It’s a rare thing to have your movie screened and to be able to host a Q&A about it at an Alamo Drafthouse, so I decided to use my iPhone XS Max to try to capture my recent experience in Virginia. I wanted to see how the new smartphone held up to as a vlogging camera, especially without any of the other accoutrements I’d typically need to shoot something like this (e.g. external recorder, gimbal, etc.).
In making this, I developed a much greater appreciation of what it takes to shoot a good vlog (iJustine makes it look totally effortless). In particular, I don’t think I shoot enough b-roll to transition from location to location. I also just generally didn’t have enough coverage — I tried to make this as a one-man band, but there are definitely a few moments that could’ve benefited from alternate angles. Overall, I optimized for enjoying the evening rather than shooting as much as possible, and unfortunately I think that definitely shows in the final product.
That said, how did the iPhone XS Max fare? Not too bad. I think when you have a decent amount of light (e.g. outdoor), it’s a fantastic vlogging camera. The image is solid and it gives you decent normalized stereo audio. But in low light conditions and in most indoor situations, the phone’s camera jacks up the ISO and provides some pretty aggressive noise reduction. There’s lots of detail loss and the colors and skin tones don’t look great (See: how this camera is really different than the old one). Without a camera app that gives you manual control of the settings, it can even be difficult to use with a decent light — just compare the first and last shot of the above video.
For this specific situation, the XS Max worked out great. I could travel light and shoot quickly. But if I wanted something more professional looking and sounding, I’d definitely go with something with a larger sensor like an Sony RX100, Sony A6000-series, or a Fuji X-T-series, coupled with an external recorder. It makes a difference, particularly if you’re viewing the video on anything bigger than a mobile device.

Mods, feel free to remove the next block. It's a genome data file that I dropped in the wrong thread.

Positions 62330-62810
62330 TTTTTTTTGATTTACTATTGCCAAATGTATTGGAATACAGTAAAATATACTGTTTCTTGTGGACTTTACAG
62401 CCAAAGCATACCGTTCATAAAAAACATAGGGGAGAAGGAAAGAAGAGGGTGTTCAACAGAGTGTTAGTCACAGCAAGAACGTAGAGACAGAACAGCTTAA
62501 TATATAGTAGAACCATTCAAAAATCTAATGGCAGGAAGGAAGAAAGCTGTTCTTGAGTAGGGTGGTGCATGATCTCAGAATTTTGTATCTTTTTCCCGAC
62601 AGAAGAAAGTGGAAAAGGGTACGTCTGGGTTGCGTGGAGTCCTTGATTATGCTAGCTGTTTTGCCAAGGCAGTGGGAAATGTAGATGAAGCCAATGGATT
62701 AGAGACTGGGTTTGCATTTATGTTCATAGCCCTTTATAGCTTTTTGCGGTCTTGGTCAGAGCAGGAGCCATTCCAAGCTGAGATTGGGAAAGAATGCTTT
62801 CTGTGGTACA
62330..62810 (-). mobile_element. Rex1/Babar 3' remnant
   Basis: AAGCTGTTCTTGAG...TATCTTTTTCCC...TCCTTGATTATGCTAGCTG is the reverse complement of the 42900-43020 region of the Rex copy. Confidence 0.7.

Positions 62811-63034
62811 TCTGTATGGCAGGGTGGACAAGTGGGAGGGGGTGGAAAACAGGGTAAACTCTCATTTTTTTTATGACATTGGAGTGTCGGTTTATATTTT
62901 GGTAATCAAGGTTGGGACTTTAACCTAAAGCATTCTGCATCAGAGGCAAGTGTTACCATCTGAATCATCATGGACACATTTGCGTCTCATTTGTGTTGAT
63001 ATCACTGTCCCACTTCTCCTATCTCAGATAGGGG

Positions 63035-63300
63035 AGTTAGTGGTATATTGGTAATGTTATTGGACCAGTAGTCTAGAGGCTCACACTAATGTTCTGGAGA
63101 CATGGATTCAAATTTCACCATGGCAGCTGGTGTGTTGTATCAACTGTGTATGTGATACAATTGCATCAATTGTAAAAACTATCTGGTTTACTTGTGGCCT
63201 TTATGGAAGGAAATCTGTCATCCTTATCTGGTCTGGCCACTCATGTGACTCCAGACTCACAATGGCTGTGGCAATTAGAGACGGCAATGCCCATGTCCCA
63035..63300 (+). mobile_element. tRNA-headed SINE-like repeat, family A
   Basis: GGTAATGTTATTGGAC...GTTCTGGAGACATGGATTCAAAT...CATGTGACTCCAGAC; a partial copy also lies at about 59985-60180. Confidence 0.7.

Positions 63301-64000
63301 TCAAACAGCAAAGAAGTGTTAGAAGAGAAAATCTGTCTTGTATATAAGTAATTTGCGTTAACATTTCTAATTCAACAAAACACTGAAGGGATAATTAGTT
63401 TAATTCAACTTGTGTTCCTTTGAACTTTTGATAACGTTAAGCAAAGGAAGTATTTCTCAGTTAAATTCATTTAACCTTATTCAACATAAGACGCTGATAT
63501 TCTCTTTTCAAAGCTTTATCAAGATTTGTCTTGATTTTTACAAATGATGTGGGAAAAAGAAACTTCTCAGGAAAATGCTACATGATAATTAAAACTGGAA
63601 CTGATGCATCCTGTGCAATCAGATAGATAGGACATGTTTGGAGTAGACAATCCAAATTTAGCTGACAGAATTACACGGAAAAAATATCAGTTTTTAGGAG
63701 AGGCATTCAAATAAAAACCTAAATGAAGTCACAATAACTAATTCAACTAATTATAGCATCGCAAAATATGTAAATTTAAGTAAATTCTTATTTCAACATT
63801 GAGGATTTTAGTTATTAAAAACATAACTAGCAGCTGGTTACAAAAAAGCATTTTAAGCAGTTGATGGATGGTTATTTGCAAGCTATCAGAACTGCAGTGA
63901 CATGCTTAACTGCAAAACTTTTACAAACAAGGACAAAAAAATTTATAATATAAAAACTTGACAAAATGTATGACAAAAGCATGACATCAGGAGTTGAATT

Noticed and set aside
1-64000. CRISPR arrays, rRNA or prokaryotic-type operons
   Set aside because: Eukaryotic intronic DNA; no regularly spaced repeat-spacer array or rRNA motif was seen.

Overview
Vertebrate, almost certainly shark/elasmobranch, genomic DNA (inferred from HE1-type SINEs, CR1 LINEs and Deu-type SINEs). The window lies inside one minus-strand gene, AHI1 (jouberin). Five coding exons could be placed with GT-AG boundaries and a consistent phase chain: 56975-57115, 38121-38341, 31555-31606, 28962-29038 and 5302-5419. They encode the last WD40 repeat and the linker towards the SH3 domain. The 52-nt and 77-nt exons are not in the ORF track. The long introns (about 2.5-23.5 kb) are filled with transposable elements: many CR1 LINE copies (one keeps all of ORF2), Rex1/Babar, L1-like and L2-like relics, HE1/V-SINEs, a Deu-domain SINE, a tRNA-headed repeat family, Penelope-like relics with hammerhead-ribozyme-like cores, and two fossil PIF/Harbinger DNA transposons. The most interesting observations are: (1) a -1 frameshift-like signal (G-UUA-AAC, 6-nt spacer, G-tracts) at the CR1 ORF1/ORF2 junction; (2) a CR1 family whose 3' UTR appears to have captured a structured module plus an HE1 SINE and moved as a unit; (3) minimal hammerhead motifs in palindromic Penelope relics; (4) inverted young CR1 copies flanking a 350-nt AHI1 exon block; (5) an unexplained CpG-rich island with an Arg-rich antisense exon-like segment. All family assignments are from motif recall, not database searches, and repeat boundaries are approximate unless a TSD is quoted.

- In my most recent entry, I linked to Alison Willmore’s review of A Star Is Born. For different perspectives on this film, I’d also recommend Britt Hayes’ review at Screencrush, as well as Lindsey Romain’s piece about it. Be sure to check out my Periscope broadcast with Lindsey about the film too.
- Angie Han thinks Gus Fring is the worst character on Better Call Saul. I’m hoping to share some of my thoughts soon on the show’s fourth season, which just came to a conclusion (overall, I thought it was great). But while I don’t fully feel the same way as Han, I think she captures one thing that’s been frustrating about the show: It often assumes providing us the origin story of a character or object in Breaking Bad carries dramatic weight in and of itself. Call it the Solo: A Star Wars Story Syndrome.
- For The Baffler, Soraya Roberts has written a critique of Hannah Gadbsy’s Nanette that is worth considering.
- I’m a little bit behind on reading this week due to traveling but I loved this Fast Company piece on Oxo’s vegetable peeler. It’s easy to forget a time when peelers were terrible and painful to use. The Oxo Swivel helped to change all that.